Phosphatidylinositol-4-phosphate 5-kinase type 1 gamma (PIP5K1C) is a direct target of miR-4649-5p and influences the growth of TNBC cells
Since miR-4649-5p had shown tumor-suppressive effects in TNBC cells, we sought to unravel underlying molecular mechanisms by identifying targets of the miRNA. Knowing which targets or pathways are responsible for the tumor-suppressive properties might also allow to test already existing treatment options against these targets in combination with miR-4649-5p upregulation or to identify novel vulnerabilities of TNBC. To this end, we performed an RNA-seq-based whole transcriptome analysis of SUM159 cells transiently transfected with the miR-4649-5p mimic. The analysis revealed 433 genes to be significantly differentially expressed (238 upregulated and 195 downregulated) compared to control transfected cells (for the unfiltered RNA-seq results see Additional file 3). In the next step, we filtered the results to only focus on genes that were downregulated and could thus be potential direct targets of miR-4649-5p. Of the 195 genes that were downregulated, 52 annotated genes showed a more than 1.5-fold downregulation. For the top 20 of these downregulated genes (presented in Additional file 1: Table S2), in silico target predictions were performed with three different online tools (TargetScan , miRWalk2.0 , and miRDB ) to search for potential miR-4649-5p binding sites. For those putative targets, where binding sites were predicted by at least two of the three tools, literature research was performed to select candidates that might explain the phenotype caused by miR-4649-5p. A scheme illustrating the steps taken to pick out potential miRNA targets is presented in Fig. 4A.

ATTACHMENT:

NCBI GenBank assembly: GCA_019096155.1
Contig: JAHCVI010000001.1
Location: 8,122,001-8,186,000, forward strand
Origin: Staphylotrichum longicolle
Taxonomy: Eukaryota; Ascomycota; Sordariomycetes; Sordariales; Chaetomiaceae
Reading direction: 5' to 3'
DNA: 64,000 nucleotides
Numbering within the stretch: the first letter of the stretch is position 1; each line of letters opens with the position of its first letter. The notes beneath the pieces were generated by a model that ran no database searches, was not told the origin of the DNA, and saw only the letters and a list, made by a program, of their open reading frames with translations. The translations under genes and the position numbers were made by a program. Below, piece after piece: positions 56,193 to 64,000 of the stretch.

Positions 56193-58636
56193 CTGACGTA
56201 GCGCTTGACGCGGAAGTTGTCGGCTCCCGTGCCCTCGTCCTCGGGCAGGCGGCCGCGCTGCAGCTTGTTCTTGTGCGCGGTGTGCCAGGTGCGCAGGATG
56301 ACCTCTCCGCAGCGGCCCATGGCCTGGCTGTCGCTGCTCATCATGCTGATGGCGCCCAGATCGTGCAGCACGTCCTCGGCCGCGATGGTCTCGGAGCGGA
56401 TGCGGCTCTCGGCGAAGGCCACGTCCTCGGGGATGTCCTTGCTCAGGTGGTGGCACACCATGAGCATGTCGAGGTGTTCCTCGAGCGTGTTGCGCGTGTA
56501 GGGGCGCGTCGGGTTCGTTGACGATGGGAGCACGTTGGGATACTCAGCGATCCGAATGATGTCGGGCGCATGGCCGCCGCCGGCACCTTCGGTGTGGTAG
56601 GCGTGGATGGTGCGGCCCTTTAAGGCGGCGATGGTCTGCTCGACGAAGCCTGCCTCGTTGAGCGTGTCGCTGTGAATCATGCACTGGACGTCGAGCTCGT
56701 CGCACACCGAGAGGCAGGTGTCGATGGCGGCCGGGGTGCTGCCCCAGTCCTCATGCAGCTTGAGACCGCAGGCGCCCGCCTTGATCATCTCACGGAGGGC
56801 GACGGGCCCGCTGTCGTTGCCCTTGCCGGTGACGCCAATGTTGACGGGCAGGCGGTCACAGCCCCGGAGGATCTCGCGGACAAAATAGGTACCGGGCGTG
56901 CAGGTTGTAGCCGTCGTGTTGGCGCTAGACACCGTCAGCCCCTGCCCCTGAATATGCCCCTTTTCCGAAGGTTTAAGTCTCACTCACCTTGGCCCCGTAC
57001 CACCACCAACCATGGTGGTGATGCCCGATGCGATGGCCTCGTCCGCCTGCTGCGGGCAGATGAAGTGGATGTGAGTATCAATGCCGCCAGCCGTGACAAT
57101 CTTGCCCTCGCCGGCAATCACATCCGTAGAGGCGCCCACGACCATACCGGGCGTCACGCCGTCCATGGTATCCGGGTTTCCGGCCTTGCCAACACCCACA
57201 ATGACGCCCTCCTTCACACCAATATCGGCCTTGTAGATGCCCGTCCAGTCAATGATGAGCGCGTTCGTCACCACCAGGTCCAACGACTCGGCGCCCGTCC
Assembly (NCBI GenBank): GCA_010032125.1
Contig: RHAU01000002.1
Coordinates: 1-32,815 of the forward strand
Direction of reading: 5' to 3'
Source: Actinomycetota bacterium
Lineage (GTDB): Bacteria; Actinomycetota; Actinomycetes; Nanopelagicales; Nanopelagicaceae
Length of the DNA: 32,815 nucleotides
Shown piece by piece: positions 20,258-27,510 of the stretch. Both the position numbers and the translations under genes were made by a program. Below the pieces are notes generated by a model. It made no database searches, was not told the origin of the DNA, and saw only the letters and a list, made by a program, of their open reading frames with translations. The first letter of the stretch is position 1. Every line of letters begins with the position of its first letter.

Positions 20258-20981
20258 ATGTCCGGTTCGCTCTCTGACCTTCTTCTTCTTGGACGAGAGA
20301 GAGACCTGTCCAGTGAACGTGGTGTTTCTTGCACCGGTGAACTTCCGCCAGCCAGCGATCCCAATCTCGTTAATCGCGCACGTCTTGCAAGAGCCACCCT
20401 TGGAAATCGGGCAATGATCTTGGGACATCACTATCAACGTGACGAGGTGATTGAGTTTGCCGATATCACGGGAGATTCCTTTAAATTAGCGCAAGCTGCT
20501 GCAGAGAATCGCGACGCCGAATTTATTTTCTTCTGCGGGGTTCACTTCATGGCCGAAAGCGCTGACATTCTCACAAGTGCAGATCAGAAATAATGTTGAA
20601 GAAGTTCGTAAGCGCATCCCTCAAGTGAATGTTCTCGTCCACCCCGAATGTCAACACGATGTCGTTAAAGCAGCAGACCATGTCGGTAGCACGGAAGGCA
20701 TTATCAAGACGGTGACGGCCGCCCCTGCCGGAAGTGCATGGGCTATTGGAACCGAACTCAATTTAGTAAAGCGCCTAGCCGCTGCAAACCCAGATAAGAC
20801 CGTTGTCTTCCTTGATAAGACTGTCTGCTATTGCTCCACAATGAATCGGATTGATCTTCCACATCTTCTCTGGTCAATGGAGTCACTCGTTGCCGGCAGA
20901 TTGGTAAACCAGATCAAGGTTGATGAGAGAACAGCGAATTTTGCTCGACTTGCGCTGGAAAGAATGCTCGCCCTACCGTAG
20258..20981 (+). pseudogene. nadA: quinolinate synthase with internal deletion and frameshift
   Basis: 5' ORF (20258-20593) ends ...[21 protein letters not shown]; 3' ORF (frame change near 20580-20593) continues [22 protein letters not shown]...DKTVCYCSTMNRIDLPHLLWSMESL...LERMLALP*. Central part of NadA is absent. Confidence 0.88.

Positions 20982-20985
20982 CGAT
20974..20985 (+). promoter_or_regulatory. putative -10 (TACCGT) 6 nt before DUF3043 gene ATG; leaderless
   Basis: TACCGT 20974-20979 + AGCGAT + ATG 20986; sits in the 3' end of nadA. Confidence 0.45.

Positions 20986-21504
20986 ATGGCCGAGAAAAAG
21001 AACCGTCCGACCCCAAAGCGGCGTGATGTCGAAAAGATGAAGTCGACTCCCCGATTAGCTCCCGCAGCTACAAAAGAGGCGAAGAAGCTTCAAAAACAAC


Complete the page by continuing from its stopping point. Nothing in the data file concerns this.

Following these steps, a promising target turned out to be the phosphatidylinositol-4-phosphate 5-kinase type 1 gamma (PIP5K1C) (sequences of the two predicted miR-4649-5p binding sites in the PIP5K1C 3' UTR are presented in Additional file 1: Table S3). PIP5K1C, also referred to as PIP5Kγ, is a kinase that facilitates the production of phospholipid second messengers that are critically involved in fundamental cellular processes like cell migration and cell growth [30, 31]. Thus, downregulation of PIP5K1C by miR-4649-5p, and consequent downregulation of its downstream products, could explain the tumor-suppressive effects of miR-4649-5p. We confirmed the downregulation of PIP5K1C by miR-4649-5p on mRNA (Fig. 4B) and protein level (Fig. 4C) in different TNBC cell lines by RT-qPCR and Western Blotting, respectively. To prove that miR-4649-5p downregulates PIP5K1C by directly interacting with it, we performed a dual luciferase reporter assay. We observed that co-transfection of the miR-4649-5p mimic and the luciferase reporter construct carrying the predicted binding site 2 of the PIP5K1C 3' UTR (Additional file 1: Table S3) led to a reduction in the luciferase signal, which was not the case when the binding sequence was mutated by exchange of 6 nucleotides (Fig. 4D).